Certain professions require a uniform. The military is the first profession most of us think of, but there are others as well. Some restaurants require servers to wear a company shirt. In a hospital, it is easy to identify nurses by their scrubs and doctors by their long white coats. If TV commercials are to be believed, even the Culligan Man comes to our house dressed and ready for service.
At the beginning of our lesson Jesus tells the disciples "Be dressed and ready for service." The ancient Hebrews would have said "gird up your loins." Darrell Bock states that this command "implies a constant state of readiness that once taken up, is to remain in place." Jesus' words give us instructions on how to watch, how to wait, and how to prepare for his Second Coming.
Among many Christians in the United States, it remains popular to read the Bible to discern the signs of the times to determine approximately when Jesus will return. In fact, it has become quite a lucrative endeavor for those who publish on the subject. But to read the biblical text for the purpose of eschatological weather forecasting is to misread it. We are much better off taking our cues from Jesus as to what it means to watch for his return.
Here in Luke, Jesus is clear. We prepare for Jesus' coming by being about the business of the kingdom. We are ready when we live lives pleasing to him in fulfillment of the Great Commission. Jesus drives this point home with three images.
The first image has been mentioned-- being dressed and ready for service. In December of 1776 when the Continental Army under the command of General Washington was encamped near the Delaware River in Pennsylvania, the Hessian soldiers were encamped not far away across the river in Trenton, New Jersey. The Hessian soldiers remained in a constant state of readiness for an attack by sleeping in their uniforms with muskets loaded by their side. Even though they were sleeping, they were dressed and ready for service. In like manner, Jesus tells his disciples that to be ready to receive him at his unexpected arrival, they too must always have their loins girded attending to the master's business.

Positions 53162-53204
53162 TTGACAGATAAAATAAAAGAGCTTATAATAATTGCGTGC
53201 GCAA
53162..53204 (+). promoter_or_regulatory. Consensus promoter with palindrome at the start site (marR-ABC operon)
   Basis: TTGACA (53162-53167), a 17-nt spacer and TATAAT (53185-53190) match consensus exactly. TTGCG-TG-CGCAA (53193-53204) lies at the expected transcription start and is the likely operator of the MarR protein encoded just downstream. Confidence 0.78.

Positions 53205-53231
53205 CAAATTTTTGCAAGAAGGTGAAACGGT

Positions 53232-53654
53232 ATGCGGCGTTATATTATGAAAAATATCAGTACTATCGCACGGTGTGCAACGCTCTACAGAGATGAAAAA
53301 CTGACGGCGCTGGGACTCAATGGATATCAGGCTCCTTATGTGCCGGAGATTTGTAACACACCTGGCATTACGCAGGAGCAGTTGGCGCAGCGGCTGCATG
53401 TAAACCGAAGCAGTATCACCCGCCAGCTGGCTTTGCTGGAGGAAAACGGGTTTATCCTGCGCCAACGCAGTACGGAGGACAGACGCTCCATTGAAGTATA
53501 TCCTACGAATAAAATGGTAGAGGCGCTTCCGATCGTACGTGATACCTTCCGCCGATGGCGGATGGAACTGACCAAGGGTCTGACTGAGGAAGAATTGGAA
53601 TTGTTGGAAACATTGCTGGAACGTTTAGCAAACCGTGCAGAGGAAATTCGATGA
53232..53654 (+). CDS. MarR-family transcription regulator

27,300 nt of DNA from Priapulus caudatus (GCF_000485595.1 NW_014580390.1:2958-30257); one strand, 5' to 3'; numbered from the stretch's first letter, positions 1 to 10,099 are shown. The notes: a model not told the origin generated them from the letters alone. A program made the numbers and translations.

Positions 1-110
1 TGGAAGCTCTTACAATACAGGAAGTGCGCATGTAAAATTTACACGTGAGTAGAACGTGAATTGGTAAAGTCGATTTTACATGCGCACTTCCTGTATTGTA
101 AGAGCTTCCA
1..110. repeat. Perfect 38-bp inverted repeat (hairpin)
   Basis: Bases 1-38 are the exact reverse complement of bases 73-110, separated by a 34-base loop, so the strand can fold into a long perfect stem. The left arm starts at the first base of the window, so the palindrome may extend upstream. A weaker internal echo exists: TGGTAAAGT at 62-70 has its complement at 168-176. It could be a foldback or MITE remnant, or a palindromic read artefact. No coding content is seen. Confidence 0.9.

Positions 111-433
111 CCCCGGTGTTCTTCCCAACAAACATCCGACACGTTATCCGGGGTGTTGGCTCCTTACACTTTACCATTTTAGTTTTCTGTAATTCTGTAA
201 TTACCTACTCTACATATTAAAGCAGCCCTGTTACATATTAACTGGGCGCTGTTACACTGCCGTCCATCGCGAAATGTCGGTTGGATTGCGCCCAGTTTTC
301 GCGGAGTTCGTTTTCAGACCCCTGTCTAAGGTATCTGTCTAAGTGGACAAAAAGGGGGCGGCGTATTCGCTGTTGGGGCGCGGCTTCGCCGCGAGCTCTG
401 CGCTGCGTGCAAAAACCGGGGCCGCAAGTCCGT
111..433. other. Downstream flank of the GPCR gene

The second image is that of servants keeping their lamps burning waiting for their master to return from a wedding banquet. In those days, the time it might take to get to a destination was uncertain and there was no way to communicate while on the road except by messenger. So, the servants would have very little idea of when the master would arrive. His arrival could very well be in the middle of the night. Just as we would leave our porch light on for a family member returning home late, so Jesus instructs us always to be ready to welcome him. There can be no excuse for his followers to be unprepared.
The third image concerns the thief who burgles a house. If the owner would have known when the crime would take place, he would have been ready to take action to prevent it. If someone tells us today they heard someone planting to break into our house, we might tell the police and have them ready to arrest the perpetrators when they arrived. Jesus says, "You must be ready, because the Son of Man will come at an hour when you do not expect him" (12:40).
If it is not yet clear that being ready for the Second Coming is being about Jesus' business in this world, our Lord drives his point home in verses 42-46.
And the Lord said, ‘Who then is the faithful and prudent manager whom his master will put in charge of his slaves, to give them their allowance of food at the proper time? Blessed is that slave whom his master will find at work when he arrives. Truly I tell you, he will put that one in charge of all his possessions. But if that slave says to himself, “My master is delayed in coming”, and if he begins to beat the other slaves, men and women, and to eat and drink and get drunk, the master of that slave will come on a day when he does not expect him and at an hour that he does not know, and will cut him in pieces, and put him with the unfaithful.To be ready for the unexpected return of Jesus is to continue to do the Lord's work in his absence. The time between Jesus' first and second coming is not break time for Christians to passively sit until the Great Trumpet sounds. Indeed, to do so will catch us off guard when Jesus does return because we will not be dressed and ready for service. The father of English church history, St. Bede says of this passage, "It is not numbered among the virtues of a good servant that he hoped it would come quickly, but only that he ministered faithfully.
There is a bumper sticker I see from time to time on the highways and byways-- "Jesus is coming. Look busy." In one sense, that is very true; but those of us who follow Jesus are not simply to be busy-- we must be busy with the Lord's business. Christians don't just do whatever. We do whatever is necessary to obey Jesus' command "to make disciples of all nations." When we are about that business, we are dressed and ready for service.
So, let us stop searching the Scriptures for an eschatological road map to the Second Coming that does not exist, and instead join Jesus in the work of these last days that will prepare us for his unexpected return that will happen in the Heavenly Father's own good time.
Let us be dressed and ready for service.